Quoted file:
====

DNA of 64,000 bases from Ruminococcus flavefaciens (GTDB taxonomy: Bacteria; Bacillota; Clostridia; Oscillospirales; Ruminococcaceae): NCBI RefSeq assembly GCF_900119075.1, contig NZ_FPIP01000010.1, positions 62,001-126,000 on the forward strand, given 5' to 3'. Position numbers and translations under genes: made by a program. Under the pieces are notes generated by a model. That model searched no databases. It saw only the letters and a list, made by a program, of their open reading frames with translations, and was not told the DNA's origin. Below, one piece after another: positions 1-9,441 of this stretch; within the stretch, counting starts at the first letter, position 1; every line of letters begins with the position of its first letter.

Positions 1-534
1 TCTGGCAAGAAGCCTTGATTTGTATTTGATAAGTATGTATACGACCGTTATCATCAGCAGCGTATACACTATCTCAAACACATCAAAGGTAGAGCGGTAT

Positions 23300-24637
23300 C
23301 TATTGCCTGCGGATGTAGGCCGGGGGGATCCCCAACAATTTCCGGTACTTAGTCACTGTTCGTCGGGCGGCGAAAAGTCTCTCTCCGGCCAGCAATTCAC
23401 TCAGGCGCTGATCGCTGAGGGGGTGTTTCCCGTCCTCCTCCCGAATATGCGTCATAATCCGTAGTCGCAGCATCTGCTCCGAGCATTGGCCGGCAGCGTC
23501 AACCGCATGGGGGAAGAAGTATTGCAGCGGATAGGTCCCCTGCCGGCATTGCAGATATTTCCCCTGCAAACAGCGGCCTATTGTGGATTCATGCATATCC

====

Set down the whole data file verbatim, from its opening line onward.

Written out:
DNA of 64,000 bases from Ruminococcus flavefaciens (GTDB taxonomy: Bacteria; Bacillota; Clostridia; Oscillospirales; Ruminococcaceae): NCBI RefSeq assembly GCF_900119075.1, contig NZ_FPIP01000010.1, positions 62,001-126,000 on the forward strand, given 5' to 3'. Position numbers and translations under genes: made by a program. Under the pieces are notes generated by a model. That model searched no databases. It saw only the letters and a list, made by a program, of their open reading frames with translations, and was not told the DNA's origin. Below, one piece after another: positions 1-9,441 of this stretch; within the stretch, counting starts at the first letter, position 1; every line of letters begins with the position of its first letter.

Positions 1-534
1 TCTGGCAAGAAGCCTTGATTTGTATTTGATAAGTATGTATACGACCGTTATCATCAGCAGCGTATACACTATCTCAAACACATCAAAGGTAGAGCGGTAT

Positions 23300-24637
23300 C
23301 TATTGCCTGCGGATGTAGGCCGGGGGGATCCCCAACAATTTCCGGTACTTAGTCACTGTTCGTCGGGCGGCGAAAAGTCTCTCTCCGGCCAGCAATTCAC
23401 TCAGGCGCTGATCGCTGAGGGGGTGTTTCCCGTCCTCCTCCCGAATATGCGTCATAATCCGTAGTCGCAGCATCTGCTCCGAGCATTGGCCGGCAGCGTC
23501 AACCGCATGGGGGAAGAAGTATTGCAGCGGATAGGTCCCCTGCCGGCATTGCAGATATTTCCCCTGCAAACAGCGGCCTATTGTGGATTCATGCATATCC